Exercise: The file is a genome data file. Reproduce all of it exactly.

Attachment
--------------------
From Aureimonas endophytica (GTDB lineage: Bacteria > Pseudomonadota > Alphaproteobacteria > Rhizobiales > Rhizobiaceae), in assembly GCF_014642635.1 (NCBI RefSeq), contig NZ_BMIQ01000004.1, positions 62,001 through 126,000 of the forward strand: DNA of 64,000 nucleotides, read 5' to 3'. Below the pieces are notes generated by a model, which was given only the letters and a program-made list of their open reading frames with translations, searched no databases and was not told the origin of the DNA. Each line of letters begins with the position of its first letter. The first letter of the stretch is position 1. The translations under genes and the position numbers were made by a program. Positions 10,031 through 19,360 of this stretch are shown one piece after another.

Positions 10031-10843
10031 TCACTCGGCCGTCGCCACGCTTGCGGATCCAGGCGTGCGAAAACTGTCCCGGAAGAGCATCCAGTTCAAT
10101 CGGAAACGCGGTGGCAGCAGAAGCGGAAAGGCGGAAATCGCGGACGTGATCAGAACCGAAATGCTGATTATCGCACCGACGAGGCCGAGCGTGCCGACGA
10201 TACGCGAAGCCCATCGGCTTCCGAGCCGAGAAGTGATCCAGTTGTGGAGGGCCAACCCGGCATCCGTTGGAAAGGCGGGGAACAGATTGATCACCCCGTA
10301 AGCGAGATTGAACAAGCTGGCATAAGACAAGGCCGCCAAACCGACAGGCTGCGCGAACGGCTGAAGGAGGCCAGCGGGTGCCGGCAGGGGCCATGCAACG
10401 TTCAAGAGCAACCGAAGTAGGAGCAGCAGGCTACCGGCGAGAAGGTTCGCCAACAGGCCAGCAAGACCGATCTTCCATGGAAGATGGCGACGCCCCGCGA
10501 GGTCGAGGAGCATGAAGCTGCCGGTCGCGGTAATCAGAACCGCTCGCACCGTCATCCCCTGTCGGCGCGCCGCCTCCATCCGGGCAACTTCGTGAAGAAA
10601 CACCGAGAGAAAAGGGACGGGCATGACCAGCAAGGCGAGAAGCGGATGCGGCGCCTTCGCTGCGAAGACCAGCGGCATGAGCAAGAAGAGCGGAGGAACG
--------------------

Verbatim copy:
From Aureimonas endophytica (GTDB lineage: Bacteria > Pseudomonadota > Alphaproteobacteria > Rhizobiales > Rhizobiaceae), in assembly GCF_014642635.1 (NCBI RefSeq), contig NZ_BMIQ01000004.1, positions 62,001 through 126,000 of the forward strand: DNA of 64,000 nucleotides, read 5' to 3'. Below the pieces are notes generated by a model, which was given only the letters and a program-made list of their open reading frames with translations, searched no databases and was not told the origin of the DNA. Each line of letters begins with the position of its first letter. The first letter of the stretch is position 1. The translations under genes and the position numbers were made by a program. Positions 10,031 through 19,360 of this stretch are shown one piece after another.

Positions 10031-10843
10031 TCACTCGGCCGTCGCCACGCTTGCGGATCCAGGCGTGCGAAAACTGTCCCGGAAGAGCATCCAGTTCAAT
10101 CGGAAACGCGGTGGCAGCAGAAGCGGAAAGGCGGAAATCGCGGACGTGATCAGAACCGAAATGCTGATTATCGCACCGACGAGGCCGAGCGTGCCGACGA
10201 TACGCGAAGCCCATCGGCTTCCGAGCCGAGAAGTGATCCAGTTGTGGAGGGCCAACCCGGCATCCGTTGGAAAGGCGGGGAACAGATTGATCACCCCGTA
10301 AGCGAGATTGAACAAGCTGGCATAAGACAAGGCCGCCAAACCGACAGGCTGCGCGAACGGCTGAAGGAGGCCAGCGGGTGCCGGCAGGGGCCATGCAACG
10401 TTCAAGAGCAACCGAAGTAGGAGCAGCAGGCTACCGGCGAGAAGGTTCGCCAACAGGCCAGCAAGACCGATCTTCCATGGAAGATGGCGACGCCCCGCGA
10501 GGTCGAGGAGCATGAAGCTGCCGGTCGCGGTAATCAGAACCGCTCGCACCGTCATCCCCTGTCGGCGCGCCGCCTCCATCCGGGCAACTTCGTGAAGAAA
10601 CACCGAGAGAAAAGGGACGGGCATGACCAGCAAGGCGAGAAGCGGATGCGGCGCCTTCGCTGCGAAGACCAGCGGCATGAGCAAGAAGAGCGGAGGAACG